Audit no-deduction paychecks. The internal audit staff will periodically search for paychecks having no deductions, and determine if these are being written for ghost employees.

Audit employee addresses. The internal audit staff will periodically search for matching employee addresses on multiple paychecks, and determine if multiple instances of the same address are caused by employees fraudulently paying themselves through ghost employees.

Compare tax forms to pay documentation. The internal audit staff will periodically match year-end employee tax forms to employee pay change authorizations and termination documentation, and investigate any variances.

Compare payroll payments to human resources files. The internal audit staff will periodically verify that human resources files exist for all employees being paid, and investigate any missing files.

Review paychecks for double endorsements. The internal audit staff will periodically review a selection of paychecks for double endorsements, indicating the possible use of ghost employees.

Compare the payroll salary budget to actual expenditures. The internal audit staff will match the expected payroll as outlined in the budget to actual payments, and investigate any differences.


Computerized Timekeeping Controls

Controls for computerized time clocks are used to ensure that the correct numbers of hours are recorded by the employees who actually worked the recorded hours. The controls are as follows:

Time clock controls employee hours. The computerized time clock will block out hours when employees are allowed to clock in or out.

Time clock requires overtime approval. The computerized time clock will require a supervisory approval code before an employee can record overtime hours.

Review time clock reports. The payroll clerk will review time clock exception reports for such items as missed punches, late punches, and overtime hours worked, and investigate problems as necessary.

Use biometric clocks. Biometric clocks will not allow time recording by anyone but people specifically

 Identified as being current employees. Link photo images of employees to badge scanner. An electronic camera will record the image of each employee as they enter time in the time clock, which the payroll clerk will monitor to detect buddy punching.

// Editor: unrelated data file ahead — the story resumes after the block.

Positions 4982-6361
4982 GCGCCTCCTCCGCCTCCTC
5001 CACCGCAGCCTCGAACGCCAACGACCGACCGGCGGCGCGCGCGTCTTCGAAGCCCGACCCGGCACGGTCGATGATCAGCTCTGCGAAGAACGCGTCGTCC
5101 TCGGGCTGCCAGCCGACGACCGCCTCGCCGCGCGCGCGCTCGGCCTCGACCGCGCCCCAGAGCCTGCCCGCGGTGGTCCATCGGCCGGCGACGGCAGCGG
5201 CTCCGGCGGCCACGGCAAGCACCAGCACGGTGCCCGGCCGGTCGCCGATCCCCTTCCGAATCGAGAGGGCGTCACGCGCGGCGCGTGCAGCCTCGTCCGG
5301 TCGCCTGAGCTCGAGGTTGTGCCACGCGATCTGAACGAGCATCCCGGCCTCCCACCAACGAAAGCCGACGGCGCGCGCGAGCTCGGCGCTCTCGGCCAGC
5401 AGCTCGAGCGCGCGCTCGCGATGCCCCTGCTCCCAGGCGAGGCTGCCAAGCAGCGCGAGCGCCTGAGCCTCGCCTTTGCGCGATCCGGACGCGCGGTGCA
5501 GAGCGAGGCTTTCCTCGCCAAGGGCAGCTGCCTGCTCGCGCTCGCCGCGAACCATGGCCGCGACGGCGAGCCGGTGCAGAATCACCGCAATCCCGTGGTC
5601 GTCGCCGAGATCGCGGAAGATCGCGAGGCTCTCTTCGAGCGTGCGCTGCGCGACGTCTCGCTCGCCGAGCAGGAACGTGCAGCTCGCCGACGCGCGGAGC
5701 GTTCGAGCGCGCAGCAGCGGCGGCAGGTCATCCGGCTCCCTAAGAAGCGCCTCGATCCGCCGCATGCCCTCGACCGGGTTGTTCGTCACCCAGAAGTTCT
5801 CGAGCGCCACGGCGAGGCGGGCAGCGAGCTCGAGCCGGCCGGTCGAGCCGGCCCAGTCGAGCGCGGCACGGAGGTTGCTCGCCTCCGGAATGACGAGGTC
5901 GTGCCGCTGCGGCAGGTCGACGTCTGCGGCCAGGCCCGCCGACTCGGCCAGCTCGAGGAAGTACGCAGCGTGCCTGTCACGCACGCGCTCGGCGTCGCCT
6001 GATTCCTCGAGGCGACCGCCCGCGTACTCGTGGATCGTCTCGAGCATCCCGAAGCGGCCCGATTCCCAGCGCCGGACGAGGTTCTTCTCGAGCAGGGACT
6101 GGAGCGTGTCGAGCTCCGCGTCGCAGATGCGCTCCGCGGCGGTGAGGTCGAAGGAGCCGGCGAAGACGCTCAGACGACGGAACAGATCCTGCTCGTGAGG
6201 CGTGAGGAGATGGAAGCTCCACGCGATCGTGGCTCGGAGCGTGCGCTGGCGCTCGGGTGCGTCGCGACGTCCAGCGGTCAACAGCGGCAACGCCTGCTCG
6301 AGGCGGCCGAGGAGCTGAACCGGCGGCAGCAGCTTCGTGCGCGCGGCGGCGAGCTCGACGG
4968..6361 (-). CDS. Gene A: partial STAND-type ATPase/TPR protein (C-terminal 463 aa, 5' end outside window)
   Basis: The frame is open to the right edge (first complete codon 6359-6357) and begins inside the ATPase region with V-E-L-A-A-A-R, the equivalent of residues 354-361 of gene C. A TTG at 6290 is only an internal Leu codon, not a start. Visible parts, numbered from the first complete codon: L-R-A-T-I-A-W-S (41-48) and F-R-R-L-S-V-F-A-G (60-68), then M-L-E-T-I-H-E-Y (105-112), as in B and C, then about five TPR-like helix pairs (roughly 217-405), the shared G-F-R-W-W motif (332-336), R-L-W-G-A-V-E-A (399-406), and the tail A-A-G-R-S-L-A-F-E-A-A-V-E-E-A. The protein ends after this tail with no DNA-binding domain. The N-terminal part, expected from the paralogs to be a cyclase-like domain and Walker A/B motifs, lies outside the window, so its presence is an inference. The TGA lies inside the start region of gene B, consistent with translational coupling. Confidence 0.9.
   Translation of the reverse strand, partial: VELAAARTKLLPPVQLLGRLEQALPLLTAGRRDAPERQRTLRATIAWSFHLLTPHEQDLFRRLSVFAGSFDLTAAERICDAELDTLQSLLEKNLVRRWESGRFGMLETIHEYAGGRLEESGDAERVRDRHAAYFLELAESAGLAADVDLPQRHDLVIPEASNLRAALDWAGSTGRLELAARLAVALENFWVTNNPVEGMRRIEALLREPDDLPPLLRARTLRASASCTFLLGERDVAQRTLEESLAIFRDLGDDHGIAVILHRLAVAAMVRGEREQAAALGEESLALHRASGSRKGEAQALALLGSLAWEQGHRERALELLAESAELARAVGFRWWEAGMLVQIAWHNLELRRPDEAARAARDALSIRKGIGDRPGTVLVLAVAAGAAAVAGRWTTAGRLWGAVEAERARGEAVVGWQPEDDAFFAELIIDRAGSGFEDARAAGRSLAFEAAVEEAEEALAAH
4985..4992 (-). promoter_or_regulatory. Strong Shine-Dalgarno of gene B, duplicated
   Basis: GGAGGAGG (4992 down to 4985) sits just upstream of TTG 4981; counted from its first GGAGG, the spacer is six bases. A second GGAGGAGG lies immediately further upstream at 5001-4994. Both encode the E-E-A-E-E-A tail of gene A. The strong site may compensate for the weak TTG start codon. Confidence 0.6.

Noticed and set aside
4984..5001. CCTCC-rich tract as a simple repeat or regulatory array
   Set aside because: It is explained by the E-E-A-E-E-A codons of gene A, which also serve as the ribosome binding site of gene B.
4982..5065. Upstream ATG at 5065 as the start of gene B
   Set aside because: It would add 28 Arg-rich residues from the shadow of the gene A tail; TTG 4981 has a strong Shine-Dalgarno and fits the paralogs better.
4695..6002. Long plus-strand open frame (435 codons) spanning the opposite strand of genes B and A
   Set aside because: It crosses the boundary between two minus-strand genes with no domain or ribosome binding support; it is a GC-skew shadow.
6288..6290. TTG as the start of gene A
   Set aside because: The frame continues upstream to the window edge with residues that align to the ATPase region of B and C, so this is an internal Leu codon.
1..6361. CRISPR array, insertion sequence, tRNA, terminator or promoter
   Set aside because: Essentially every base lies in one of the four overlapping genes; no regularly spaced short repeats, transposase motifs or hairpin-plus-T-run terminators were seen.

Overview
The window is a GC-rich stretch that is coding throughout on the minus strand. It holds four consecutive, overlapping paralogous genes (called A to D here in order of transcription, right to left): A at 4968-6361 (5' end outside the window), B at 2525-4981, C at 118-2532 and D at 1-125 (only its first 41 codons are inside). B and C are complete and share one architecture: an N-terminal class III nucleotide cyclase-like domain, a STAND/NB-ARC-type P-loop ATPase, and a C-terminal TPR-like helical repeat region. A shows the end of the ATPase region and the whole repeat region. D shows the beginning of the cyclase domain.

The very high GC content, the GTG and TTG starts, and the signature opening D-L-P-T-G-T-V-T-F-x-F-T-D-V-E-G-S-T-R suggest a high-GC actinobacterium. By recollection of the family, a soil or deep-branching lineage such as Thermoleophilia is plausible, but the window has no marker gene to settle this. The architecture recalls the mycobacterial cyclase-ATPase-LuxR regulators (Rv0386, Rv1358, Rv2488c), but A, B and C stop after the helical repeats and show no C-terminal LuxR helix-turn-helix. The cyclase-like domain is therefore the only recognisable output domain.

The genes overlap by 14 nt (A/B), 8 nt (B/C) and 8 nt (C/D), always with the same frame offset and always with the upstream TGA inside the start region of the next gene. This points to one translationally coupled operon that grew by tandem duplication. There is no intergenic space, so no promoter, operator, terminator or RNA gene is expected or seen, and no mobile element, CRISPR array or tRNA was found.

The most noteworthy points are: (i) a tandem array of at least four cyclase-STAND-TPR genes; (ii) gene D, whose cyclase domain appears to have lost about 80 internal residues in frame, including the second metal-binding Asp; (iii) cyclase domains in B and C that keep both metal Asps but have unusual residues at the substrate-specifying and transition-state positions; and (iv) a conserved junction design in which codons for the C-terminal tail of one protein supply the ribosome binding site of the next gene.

Review hours worked. Supervisors will regularly review time clock reports itemizing hours worked by employee, and investigate any unusual amounts.


Computerized Payroll System Controls

Controls in a computerized payroll system should incorporate many of the controls already noted for a manual system, but can be streamlined in the area of timekeeping controls. The controls are as follows:

Restrict access to the employee master file. The computer system will restrict access to the employee master file to authorized employees.

Automatic reporting of missing time cards. The computer will automatically compare the employee master file to submitted time cards, and report on employees for whom no timecard has been received.

Compare time card totals to data entry totals. A non-data entry person will compare keypunched employee time records to time cards for data entry errors, and correct any errors found.

Review payroll register for errors. The payroll staff will compare source documents to the payroll register report, and correct any errors found.

Independent review of payroll register. The payroll manager will independently print the payroll register and review it for evidence of improper payments.

Review exception reports. The payroll manager will print and review computergenerated exception reports, addressing such areas as negative deductions, as well as unusually large base pay, overtime, or hours being paid, and investigate as necessary.

Send a manual check copy to the general ledger clerk. The payroll staff will copy each manual check created and forward it to the general ledger clerk for recording in the general ledger.

Audit employee master file. The internal audit staff will periodically determine if all employees listed in the employee master file are actual employees who are currently employed, and investigate any differences.


Payroll Self-Service Controls

When payroll self-service systems are used, all related controls are automated, and center
on data entry issues and user notifications. The controls are as follows:

Limit the pre-allowed amount of pay rate changes. The self-service system will impose restrictions on the amount of pay raises that managers can grant employees, above which supervisory approval is required.